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Mom Shares: 'I Am Not Teaching My 5-Year-Old How to Read Yet'The mom says it's not that she doesn't read to her son. She just also wants him to learn equally important skills.by Kitty Elicay .
Parents have long faced the pressure of raising an early reader (emphasis on early). But there's one mom who hasn't been bowing to that pressure for the sake of her son.
Crystal Lowery, a stand-up comedian and blogger, recently shared a Facebook post where she revealed she had not yet taught her 5-year-old son how to read. Her words went viral.
“I’m not teaching my 5-year-old how to read,” she wrote and accompanied her piece with a photo of her and her son. “Don’t get me wrong, we read him books all the time. We’ve imagined ourselves in Willy Wonka’s Chocolate Factory, and we’re 170 pages into Harry Potter’s Chamber of Secrets. We’re teaching him to enjoy stories, to get lost in the characters.”
At the same time, Crystal says he's busy learning equally important things about life that you don’t learn just by reading books. She is letting her son learn how to be a good sport, to build with blocks, sticks, and Legos, and to observe and learn about the environment. She’s teaching him good manners and how to deal with conflict and empathize with others.ADVERTISEMENT - CONTINUE READING BELOW
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Crystal says she wants her son to learn that “the key to happiness is to focus on his blessings, rather than complain about what he doesn’t have.” He needs how to apologize and overcome his hurt feelings and to forgive and love other people despite their mistakes.
While the mom of two acknowledges that his son may not have “advanced reading skills” by the time he starts Kindergarten, he will bring to the classroom so much more knowledge. He will have, Crystal says, “the ability to try new things without getting frustrated, the ability to make friends, even though friendship can be a messy business, the ability to listen to others and follow instructions, the ability to problem-solve, the ability to concentrate on a task.”
“There is so much our children learn that cannot be measured with a standardized test. And though someday his hours will be filled with phonics and penmanship, and fractions, we aren’t worried about all that today. Today he has more important things to learn.”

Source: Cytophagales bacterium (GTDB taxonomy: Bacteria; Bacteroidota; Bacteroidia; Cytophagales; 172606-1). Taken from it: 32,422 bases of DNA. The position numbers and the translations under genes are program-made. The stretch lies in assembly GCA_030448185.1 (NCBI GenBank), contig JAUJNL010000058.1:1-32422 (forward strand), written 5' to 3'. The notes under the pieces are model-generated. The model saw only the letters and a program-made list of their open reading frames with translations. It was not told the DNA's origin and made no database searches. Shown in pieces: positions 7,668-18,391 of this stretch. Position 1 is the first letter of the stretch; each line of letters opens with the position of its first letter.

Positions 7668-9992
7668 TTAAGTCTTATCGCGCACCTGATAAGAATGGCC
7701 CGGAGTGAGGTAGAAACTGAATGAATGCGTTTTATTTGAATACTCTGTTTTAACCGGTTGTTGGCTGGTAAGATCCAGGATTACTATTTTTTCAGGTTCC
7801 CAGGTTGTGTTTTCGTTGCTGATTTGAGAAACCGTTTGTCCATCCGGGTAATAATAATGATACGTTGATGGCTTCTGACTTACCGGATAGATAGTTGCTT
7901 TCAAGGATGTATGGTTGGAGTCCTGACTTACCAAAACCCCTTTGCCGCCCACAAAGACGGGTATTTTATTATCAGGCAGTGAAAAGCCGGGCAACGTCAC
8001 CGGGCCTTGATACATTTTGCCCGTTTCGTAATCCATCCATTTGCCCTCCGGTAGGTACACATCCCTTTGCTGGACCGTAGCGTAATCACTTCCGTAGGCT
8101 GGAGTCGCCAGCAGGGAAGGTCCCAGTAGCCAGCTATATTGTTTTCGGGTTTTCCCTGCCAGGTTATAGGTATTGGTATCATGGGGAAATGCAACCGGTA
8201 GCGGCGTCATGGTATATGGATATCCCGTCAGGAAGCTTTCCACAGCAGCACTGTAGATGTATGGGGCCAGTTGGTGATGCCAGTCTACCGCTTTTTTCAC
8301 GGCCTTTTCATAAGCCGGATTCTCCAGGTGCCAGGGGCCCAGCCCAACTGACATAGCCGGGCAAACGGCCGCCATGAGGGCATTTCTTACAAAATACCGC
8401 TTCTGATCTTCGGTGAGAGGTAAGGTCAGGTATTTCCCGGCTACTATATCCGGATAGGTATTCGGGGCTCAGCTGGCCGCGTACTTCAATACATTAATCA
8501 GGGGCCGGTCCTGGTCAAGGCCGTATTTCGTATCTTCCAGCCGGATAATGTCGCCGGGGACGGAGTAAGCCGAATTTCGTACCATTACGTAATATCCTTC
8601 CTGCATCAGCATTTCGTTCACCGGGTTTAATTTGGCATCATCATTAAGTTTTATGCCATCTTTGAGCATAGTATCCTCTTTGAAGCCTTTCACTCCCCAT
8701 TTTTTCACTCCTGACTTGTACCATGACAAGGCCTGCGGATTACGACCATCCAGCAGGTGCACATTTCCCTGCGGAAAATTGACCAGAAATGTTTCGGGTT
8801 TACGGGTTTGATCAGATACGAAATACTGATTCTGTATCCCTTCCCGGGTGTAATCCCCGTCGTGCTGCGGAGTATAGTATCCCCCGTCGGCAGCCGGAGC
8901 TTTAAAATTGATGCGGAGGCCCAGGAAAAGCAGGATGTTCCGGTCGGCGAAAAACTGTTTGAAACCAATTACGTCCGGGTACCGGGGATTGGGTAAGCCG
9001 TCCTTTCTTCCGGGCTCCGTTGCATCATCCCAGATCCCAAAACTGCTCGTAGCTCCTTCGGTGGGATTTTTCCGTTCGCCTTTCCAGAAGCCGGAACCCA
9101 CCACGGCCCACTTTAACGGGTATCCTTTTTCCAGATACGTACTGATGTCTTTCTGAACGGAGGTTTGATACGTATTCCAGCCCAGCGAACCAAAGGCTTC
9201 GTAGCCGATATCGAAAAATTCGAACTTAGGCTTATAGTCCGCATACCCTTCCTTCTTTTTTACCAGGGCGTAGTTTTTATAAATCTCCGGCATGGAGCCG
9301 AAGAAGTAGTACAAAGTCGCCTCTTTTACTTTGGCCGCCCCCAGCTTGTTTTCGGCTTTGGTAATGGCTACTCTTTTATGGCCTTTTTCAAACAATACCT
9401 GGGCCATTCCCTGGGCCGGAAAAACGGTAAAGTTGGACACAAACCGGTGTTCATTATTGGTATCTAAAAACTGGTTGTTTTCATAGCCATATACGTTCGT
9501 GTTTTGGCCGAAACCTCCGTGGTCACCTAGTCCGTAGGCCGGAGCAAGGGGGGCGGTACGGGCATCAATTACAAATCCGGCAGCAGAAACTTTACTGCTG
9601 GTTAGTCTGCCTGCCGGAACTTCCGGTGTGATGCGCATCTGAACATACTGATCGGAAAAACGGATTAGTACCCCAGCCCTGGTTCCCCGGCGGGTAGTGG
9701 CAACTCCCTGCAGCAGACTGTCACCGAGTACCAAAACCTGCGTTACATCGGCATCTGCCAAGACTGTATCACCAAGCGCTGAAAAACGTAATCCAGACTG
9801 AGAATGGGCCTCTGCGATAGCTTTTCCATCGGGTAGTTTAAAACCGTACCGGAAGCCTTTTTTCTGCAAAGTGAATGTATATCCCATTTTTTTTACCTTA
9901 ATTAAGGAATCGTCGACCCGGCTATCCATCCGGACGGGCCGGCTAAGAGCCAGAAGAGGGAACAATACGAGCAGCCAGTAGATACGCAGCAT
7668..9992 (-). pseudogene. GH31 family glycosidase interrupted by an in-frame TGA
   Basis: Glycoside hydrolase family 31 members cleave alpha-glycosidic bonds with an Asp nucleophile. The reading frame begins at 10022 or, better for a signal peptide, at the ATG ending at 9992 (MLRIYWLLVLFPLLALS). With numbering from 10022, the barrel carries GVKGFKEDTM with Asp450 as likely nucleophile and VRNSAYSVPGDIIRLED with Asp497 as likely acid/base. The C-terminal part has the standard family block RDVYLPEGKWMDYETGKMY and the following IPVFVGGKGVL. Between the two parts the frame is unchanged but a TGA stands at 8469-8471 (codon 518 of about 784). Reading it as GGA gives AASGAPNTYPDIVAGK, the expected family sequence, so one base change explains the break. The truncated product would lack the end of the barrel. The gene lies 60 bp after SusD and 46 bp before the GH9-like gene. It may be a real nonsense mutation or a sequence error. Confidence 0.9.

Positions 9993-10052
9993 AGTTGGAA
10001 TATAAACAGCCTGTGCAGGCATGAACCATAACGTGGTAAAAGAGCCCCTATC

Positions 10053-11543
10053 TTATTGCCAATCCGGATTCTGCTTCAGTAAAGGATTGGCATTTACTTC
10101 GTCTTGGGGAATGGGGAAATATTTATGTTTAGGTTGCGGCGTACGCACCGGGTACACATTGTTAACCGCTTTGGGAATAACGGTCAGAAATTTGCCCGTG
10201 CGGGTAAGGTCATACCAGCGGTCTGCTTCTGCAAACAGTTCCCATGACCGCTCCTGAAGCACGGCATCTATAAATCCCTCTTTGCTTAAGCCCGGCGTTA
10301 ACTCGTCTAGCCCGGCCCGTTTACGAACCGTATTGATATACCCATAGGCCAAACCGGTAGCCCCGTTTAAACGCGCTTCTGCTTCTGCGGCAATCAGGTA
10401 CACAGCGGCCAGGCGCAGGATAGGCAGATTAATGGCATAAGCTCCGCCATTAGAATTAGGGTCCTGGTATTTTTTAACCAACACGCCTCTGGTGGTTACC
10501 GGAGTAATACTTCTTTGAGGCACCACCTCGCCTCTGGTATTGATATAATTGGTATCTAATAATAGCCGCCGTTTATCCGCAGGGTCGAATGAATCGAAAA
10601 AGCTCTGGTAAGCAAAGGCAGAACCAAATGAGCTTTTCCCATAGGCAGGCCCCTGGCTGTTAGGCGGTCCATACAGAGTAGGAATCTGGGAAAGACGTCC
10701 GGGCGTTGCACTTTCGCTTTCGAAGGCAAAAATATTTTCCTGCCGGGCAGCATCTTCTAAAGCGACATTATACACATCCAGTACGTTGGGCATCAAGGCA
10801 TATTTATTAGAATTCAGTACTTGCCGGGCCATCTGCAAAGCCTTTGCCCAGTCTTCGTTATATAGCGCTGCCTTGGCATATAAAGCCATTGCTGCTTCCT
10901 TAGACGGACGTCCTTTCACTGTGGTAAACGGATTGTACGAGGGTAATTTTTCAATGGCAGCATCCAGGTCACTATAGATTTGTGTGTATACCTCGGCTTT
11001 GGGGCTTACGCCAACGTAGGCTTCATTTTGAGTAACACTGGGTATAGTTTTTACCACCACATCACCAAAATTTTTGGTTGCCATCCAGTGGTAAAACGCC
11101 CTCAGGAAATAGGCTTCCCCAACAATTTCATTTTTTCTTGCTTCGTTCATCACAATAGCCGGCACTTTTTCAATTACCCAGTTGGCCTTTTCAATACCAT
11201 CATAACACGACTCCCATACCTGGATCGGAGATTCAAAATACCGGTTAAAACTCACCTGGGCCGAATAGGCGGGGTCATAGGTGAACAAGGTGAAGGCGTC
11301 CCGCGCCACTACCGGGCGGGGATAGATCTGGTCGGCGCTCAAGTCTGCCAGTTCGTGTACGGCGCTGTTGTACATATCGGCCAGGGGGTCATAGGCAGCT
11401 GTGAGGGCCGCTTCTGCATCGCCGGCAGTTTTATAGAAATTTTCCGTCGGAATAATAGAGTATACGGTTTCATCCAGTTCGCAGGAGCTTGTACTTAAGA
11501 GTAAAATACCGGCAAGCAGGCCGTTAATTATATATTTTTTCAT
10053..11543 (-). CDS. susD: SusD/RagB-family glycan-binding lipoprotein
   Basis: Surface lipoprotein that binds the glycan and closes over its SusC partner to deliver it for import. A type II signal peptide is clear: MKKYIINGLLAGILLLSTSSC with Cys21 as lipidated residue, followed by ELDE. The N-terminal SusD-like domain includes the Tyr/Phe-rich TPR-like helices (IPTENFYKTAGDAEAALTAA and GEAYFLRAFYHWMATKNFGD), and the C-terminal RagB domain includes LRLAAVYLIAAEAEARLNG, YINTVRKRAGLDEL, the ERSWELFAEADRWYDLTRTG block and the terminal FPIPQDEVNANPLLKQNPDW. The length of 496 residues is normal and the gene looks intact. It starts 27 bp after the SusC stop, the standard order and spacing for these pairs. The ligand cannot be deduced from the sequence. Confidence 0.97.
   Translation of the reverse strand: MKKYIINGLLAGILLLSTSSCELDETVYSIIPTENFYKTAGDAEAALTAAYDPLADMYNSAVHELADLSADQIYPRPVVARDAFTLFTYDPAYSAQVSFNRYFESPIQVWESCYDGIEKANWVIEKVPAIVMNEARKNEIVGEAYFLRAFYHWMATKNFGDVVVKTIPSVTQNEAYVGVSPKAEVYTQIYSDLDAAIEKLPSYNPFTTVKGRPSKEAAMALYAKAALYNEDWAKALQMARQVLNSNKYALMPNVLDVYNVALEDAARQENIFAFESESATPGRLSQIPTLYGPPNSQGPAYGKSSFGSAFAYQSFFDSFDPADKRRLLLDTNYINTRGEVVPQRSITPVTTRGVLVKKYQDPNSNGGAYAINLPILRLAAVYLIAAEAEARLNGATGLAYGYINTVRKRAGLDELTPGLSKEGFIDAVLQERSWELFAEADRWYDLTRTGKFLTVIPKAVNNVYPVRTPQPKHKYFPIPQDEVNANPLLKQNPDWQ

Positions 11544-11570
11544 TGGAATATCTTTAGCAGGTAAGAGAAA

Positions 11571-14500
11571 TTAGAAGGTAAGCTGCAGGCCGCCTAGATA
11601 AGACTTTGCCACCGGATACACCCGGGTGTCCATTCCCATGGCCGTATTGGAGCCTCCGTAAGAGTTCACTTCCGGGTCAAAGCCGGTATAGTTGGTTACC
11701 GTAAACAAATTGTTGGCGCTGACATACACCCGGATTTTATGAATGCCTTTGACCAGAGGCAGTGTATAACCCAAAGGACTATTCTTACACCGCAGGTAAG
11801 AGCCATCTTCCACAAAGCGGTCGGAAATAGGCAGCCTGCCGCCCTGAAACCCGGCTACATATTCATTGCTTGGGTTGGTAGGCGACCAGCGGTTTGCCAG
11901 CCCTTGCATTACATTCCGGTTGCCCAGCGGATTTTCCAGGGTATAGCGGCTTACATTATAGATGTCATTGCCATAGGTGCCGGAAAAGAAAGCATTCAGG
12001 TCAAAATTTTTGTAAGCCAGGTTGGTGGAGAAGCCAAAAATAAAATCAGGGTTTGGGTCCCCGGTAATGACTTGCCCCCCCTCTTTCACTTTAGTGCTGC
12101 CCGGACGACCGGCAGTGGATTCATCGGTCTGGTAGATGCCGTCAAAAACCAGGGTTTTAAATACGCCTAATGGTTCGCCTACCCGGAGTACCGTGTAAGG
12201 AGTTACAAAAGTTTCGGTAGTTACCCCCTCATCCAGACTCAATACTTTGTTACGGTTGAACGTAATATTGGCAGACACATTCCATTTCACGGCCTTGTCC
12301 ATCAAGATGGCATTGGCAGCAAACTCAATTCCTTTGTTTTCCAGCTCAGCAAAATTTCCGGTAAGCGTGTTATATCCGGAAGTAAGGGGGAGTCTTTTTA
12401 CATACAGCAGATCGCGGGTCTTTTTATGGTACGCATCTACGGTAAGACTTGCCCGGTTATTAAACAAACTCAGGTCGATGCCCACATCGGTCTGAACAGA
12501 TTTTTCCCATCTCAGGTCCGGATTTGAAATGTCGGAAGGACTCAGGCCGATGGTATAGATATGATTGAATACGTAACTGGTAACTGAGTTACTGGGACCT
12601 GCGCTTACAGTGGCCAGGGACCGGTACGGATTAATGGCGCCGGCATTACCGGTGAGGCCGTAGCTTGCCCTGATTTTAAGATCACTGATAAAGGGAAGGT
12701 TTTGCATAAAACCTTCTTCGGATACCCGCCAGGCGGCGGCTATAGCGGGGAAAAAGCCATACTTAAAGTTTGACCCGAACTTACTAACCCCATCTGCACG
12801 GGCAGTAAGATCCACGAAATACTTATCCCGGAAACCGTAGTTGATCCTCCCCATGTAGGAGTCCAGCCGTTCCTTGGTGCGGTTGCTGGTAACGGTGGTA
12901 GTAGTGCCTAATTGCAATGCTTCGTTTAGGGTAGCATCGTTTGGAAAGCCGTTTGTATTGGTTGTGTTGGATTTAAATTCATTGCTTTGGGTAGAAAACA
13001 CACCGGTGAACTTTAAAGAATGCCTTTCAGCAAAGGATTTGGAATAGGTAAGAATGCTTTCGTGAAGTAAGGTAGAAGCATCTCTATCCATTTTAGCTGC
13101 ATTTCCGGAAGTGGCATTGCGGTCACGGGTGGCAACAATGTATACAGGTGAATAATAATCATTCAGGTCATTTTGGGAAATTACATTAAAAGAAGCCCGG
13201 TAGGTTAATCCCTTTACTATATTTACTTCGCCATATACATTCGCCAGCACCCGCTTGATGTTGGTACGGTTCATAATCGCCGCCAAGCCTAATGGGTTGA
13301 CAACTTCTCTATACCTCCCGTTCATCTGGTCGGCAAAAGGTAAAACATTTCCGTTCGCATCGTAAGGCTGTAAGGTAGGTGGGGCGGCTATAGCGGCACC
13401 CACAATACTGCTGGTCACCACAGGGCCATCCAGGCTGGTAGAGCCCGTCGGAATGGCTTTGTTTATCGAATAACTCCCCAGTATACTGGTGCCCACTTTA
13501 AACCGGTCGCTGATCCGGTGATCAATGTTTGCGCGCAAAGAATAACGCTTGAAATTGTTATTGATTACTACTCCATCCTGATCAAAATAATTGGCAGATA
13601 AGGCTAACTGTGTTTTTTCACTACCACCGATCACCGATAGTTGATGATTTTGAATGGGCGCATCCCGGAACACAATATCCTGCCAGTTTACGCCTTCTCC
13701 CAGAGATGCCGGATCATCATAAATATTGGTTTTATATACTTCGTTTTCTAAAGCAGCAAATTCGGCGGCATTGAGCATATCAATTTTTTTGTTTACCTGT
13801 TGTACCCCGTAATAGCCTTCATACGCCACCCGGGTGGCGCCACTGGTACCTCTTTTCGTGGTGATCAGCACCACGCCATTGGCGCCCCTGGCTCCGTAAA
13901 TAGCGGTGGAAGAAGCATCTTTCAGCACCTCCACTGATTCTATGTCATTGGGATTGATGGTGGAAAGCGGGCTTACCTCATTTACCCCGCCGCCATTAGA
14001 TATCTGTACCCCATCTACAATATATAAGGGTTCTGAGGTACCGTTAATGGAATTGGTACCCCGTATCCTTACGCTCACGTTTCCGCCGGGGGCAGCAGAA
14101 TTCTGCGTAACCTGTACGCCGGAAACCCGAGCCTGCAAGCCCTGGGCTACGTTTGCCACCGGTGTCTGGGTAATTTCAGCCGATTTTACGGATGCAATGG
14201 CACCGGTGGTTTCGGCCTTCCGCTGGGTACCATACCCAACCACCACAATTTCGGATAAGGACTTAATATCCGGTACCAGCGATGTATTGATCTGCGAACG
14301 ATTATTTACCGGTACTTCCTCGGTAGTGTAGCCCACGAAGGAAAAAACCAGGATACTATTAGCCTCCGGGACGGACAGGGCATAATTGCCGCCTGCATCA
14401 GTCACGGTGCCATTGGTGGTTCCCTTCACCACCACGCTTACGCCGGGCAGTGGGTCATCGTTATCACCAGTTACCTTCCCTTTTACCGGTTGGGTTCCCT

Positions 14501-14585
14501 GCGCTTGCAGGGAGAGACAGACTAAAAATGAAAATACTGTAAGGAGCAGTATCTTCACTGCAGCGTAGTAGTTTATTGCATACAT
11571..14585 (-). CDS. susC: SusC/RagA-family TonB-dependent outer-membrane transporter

Crystal's unique parenting approach has certainly hit home for parents who appreciated her honesty and were relieved to know they were not alone. She said in one of her Facebook replies that she was inspired to share her own experiences because “reading had become a competition for bragging rights among many parents,” and she wanted to highlight the equally important things that young children learn every day instead.
Of course, there were other parents who frowned upon Crystal's words. She suffered backlash after some media outlets shared her post and wrote misleading headlines that made it seem like she does not want to teach her son to read ever.
"The operative word they left out was 'yet'," she says in an interview with Huffington Post. "I said I'm not teaching my child how to read yet."
To quell the negativity, Crystal shared a video on her post's comments. She emphasized that she and her husband value education. "We have six degrees between us including two Masters' and a Ph.D.," she said. They also enjoyed pouring through parenting research. And based on their research, this mom said that it "isn't great to force phonics on a kid before they're ready. Although it is always a great idea to read to a kid to promote literacy."
Lastly, Crystal said her post was done out of concern for her child more than anything else. "When I was honest with myself, I realized I had been forcing phonics on my 18-month-old so that I could brag. We changed our approach to teaching him literacy out of concern for him, not out of laziness," she shared.
We should point out that children develop at different rates. One child will enjoy books as a fish takes to water, but it can easily happen that a child would have no interest in books! A mom had this experience with her two kids; read here how she finally came to terms with it and eventually got her preschooler reading.ADVERTISEMENT - CONTINUE READING BELOW
[h/t: Huffington Post]